L’chayim! To life!
The name of this morning’s Torah portion is Vayechi, which means “and he lived.” It comes from the word Chai, as in l’chayim. To life!
The major focus of the reading, however, is death. It is not the first time. This is similar to descriptions of earlier figures like Sarah and Abraham, whose deaths are also introduced by some form of the word chayim.
The opening words of Parashat Vayechi are Vayechi Ya’alov — “Jacob lived seventeen years in the land of Egypt, so that the span of Jacob’s life came to one hundred and forty-seven years. And when the time approached for Israel to die…” and so on. Most of the parashah describes Jacob’s actions over the course of his final days.
He says his goodbyes to his family members. First he calls his son Joseph to his bedside, along with Joseph’s sons Efraim and Menashe. Jacob offers a special blessing to them, effectively granting Joseph the double portion that typically went to the firstborn.
Then Jacob summons all of his sons to his side to offer his final words to each of them. He instructs them to return his body to Canaan, the Promised Land. They must bury him in the ancestral grave at the Cave of Machpelah.
When he dies, Jacob’s body is embalmed over the course of forty days in preparation for its journey. Then the Egyptians mourn him for seventy days. There is a grand procession as Jacob’s sons accompany his body to the Promised Land. When they finally bury him, they mourn for an additional seven days. This is the most extensive funeral description in the entire Bible.
The last five verses of Vayechi are a miniaturized repetition of the earlier parts of the Torah portion. While the bulk of the parashah describes the final days of Jacob, the coda describes Joseph’s passing. In doing so, it follows a nearly identical pattern.
When it comes time for Joseph to die, the Torah introduces the episode with the word Vayechi, just as it had with Jacob. Vayechi Yosef me’ah v’eser shanim, “and Joseph lived one hundred and ten years.” We then read how Joseph spends his final days.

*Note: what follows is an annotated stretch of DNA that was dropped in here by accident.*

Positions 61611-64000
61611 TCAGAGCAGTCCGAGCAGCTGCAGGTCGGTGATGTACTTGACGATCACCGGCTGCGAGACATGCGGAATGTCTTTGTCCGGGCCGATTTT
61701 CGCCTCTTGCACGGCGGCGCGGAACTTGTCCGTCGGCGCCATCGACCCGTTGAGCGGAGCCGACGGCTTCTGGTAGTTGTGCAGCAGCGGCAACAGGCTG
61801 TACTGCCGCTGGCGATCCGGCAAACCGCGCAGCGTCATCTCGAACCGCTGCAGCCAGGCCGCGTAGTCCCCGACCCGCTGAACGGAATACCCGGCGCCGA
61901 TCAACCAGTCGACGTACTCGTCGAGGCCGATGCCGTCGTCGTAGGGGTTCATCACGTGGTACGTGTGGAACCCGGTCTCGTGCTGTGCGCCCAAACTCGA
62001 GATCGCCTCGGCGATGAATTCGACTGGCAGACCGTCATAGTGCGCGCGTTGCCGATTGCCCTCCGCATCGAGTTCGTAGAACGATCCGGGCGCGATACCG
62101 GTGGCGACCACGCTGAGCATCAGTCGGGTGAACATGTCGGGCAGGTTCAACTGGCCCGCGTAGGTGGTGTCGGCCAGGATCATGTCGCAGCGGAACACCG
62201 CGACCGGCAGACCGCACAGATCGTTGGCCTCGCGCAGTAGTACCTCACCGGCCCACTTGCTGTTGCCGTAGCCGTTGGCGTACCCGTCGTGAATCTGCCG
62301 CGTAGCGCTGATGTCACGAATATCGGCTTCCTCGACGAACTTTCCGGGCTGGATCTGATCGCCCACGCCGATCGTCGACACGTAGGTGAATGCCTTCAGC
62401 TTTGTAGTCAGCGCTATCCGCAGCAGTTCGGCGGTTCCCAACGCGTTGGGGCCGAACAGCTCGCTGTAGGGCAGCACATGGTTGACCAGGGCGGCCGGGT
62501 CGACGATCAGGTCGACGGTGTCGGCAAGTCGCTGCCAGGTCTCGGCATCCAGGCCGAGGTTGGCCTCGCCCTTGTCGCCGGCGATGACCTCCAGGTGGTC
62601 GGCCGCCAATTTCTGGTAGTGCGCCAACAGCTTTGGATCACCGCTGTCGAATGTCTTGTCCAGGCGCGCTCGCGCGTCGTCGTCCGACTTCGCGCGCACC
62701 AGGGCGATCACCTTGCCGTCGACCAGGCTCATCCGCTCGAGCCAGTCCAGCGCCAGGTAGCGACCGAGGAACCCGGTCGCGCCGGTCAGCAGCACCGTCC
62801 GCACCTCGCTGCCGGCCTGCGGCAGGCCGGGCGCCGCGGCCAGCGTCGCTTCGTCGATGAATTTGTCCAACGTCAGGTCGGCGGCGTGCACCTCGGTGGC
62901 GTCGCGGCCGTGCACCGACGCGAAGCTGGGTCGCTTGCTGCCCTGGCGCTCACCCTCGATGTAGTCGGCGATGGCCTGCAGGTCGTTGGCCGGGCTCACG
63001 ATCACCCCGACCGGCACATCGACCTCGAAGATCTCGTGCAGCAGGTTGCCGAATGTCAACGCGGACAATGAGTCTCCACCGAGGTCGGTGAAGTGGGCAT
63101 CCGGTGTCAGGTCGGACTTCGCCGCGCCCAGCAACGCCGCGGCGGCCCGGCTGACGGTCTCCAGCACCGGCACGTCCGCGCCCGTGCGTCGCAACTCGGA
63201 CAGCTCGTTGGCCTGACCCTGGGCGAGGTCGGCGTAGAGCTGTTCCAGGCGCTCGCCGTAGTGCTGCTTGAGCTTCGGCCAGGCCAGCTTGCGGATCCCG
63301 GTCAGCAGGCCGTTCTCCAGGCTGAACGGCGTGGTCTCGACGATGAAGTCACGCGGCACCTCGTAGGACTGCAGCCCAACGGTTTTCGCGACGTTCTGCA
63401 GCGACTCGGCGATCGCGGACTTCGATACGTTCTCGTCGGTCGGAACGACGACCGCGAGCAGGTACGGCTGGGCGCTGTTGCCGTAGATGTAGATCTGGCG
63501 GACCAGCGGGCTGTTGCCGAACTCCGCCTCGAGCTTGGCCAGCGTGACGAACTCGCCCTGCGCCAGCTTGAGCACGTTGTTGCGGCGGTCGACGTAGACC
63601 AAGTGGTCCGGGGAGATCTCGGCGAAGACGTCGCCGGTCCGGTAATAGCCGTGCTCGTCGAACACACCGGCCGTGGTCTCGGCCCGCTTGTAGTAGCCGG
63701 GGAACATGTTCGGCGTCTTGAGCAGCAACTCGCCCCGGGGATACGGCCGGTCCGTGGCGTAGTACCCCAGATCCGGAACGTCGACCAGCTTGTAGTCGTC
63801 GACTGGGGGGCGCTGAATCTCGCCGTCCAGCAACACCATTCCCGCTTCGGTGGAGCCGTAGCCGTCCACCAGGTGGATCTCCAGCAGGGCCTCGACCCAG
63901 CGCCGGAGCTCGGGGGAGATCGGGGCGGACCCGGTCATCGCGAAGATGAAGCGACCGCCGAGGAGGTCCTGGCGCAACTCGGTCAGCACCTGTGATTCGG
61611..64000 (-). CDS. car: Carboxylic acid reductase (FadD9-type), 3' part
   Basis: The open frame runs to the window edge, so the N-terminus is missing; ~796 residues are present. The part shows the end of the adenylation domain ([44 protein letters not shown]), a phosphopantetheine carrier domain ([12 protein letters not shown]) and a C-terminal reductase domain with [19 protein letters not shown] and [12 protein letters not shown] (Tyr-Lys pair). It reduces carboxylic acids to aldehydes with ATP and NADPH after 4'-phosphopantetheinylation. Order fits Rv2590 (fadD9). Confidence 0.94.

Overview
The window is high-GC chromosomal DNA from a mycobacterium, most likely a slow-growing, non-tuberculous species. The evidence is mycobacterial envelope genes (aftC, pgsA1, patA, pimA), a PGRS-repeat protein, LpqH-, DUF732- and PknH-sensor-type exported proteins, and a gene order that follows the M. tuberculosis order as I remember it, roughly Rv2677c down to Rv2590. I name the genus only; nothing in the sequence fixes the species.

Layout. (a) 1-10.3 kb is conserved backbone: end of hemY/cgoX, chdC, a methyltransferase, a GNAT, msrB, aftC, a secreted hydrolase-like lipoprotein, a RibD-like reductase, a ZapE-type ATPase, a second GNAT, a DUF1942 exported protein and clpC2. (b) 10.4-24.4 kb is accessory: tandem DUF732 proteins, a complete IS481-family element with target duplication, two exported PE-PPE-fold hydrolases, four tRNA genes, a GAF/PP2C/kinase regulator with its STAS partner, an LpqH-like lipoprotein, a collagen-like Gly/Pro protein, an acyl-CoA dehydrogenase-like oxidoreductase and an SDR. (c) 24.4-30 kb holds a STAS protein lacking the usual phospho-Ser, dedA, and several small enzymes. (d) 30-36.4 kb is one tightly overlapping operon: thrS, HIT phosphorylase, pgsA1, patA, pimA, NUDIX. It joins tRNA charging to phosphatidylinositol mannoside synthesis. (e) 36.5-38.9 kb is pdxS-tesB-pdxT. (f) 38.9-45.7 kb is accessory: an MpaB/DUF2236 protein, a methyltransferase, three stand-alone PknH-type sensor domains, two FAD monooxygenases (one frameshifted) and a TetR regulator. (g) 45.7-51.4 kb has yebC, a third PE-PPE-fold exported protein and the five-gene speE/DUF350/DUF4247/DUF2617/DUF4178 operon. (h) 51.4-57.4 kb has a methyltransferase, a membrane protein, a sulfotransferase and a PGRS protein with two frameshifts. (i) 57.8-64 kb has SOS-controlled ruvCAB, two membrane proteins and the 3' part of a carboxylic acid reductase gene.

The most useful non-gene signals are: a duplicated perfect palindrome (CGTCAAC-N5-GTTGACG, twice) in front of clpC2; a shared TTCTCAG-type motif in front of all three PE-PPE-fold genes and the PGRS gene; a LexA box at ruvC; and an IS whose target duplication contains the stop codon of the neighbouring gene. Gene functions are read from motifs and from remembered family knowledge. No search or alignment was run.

Like Jacob, Joseph lives to see his progeny, children of the third generation. In other, words, he is a great grandfather. Before his death, Joseph gathers his family together for a final blessing. He also makes them swear to bring his bones up to the Promised Land. All of this is in emulation of Jacob.
Then we encounter a new word. Vayamot — “And he died.” Earlier it said, Vayechi Yosef me’ah v’eser shanim. Now, five verses later, it says, Vayamot Yosef ben-me’ah va’eser shanim — “And Joseph died at one hundred and ten years.” Note that the Torah has repeated the length of Joseph’s life. We will come back to that.
Joseph is embalmed, like Jacob. Unlike his father, Joseph’s body is placed in a coffin and stored in Egypt. The final burial is going to have to wait. This ends both the parashah, as well as the entire book of Genesis.
This unfulfilled promise to bring Joseph’s bones back to the Promised Land is an ominous ending. Life in Egypt is to be temporary. The children of Jacob should not get too comfortable in this foreign land.
We come back to the word vayechi. And he lived. Jacob, and Joseph, teach us an important lesson. It is not the length of years that matter so much as how we live them. When it comes time to die, the Torah emphasizes how they lived. Even in their infirmity, Jacob and Joseph both used their remaining time most effectively. They gather their family together, despite a history of some very difficult relationships. They offer final blessings, and instructions. They let their children know how they wanted to be buried and remembered. We can say that they did not spend their dying days dying, but rather living.
Now we come back to the repetition of Joseph’s lifespan: one hundred and ten years. Why is it repeated in the span of just five verses? 19th century Polish Rabbi Chayim Aryeh Leib suggests that it is to emphasize that Joseph died with a shem tov – a good name. That is to say, when he died, his name was still Joseph. Even though he had been the viceroy of Egypt for eighty years, even though Pharaoh had bestowed upon him the Egyptian name of Tzafnat Paneach, he still insisted on keeping his Hebrew name, Yosef. For this reason, the Torah specifies that Joseph lived for 110 years, and when he died after 110 years, he was still Joseph.
Each generation learns from the previous. A midrash explains that the Israelites, throughout their time enslaved in Egypt, kept their Hebrew names. That was one of the reasons that they merited redemption. To this day, Jews may have secular names in the language of their country, but we also have our Jewish names, which we use in all of our religious activities.
Parashat Vayechi is about generations passing on lessons about what is important, not by speaking, but by living. We learn that to live Jewishly is to live with intention. Jacob teaches his sons how to live out his final days, and Joseph clearly is paying attention. Joseph, the only one of the brothers who lived most of his life in Egypt, outside of the homeland, keeps his identity to the very end. Future generations follow his example. Centuries later, when God remembers the promise to the Patriarchs, the Israelites still have their names, and still have their identity as the children of Jacob.